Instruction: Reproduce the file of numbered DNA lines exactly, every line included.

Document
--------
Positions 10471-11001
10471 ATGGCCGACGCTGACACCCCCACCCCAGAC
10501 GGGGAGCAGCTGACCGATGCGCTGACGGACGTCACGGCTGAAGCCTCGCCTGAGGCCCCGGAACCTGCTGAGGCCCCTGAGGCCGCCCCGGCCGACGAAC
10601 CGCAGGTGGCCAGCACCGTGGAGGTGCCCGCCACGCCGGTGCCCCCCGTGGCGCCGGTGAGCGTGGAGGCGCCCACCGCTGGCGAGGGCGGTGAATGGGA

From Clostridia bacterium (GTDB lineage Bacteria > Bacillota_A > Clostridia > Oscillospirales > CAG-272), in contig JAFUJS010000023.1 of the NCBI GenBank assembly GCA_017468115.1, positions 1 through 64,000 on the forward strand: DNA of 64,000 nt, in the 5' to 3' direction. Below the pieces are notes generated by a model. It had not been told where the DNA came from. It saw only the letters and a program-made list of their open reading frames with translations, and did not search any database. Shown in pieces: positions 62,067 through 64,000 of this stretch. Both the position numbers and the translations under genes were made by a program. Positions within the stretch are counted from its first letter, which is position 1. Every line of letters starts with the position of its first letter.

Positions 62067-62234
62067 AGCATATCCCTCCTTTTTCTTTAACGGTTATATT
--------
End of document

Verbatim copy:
Positions 10471-11001
10471 ATGGCCGACGCTGACACCCCCACCCCAGAC
10501 GGGGAGCAGCTGACCGATGCGCTGACGGACGTCACGGCTGAAGCCTCGCCTGAGGCCCCGGAACCTGCTGAGGCCCCTGAGGCCGCCCCGGCCGACGAAC
10601 CGCAGGTGGCCAGCACCGTGGAGGTGCCCGCCACGCCGGTGCCCCCCGTGGCGCCGGTGAGCGTGGAGGCGCCCACCGCTGGCGAGGGCGGTGAATGGGA

From Clostridia bacterium (GTDB lineage Bacteria > Bacillota_A > Clostridia > Oscillospirales > CAG-272), in contig JAFUJS010000023.1 of the NCBI GenBank assembly GCA_017468115.1, positions 1 through 64,000 on the forward strand: DNA of 64,000 nt, in the 5' to 3' direction. Below the pieces are notes generated by a model. It had not been told where the DNA came from. It saw only the letters and a program-made list of their open reading frames with translations, and did not search any database. Shown in pieces: positions 62,067 through 64,000 of this stretch. Both the position numbers and the translations under genes were made by a program. Positions within the stretch are counted from its first letter, which is position 1. Every line of letters starts with the position of its first letter.

Positions 62067-62234
62067 AGCATATCCCTCCTTTTTCTTTAACGGTTATATT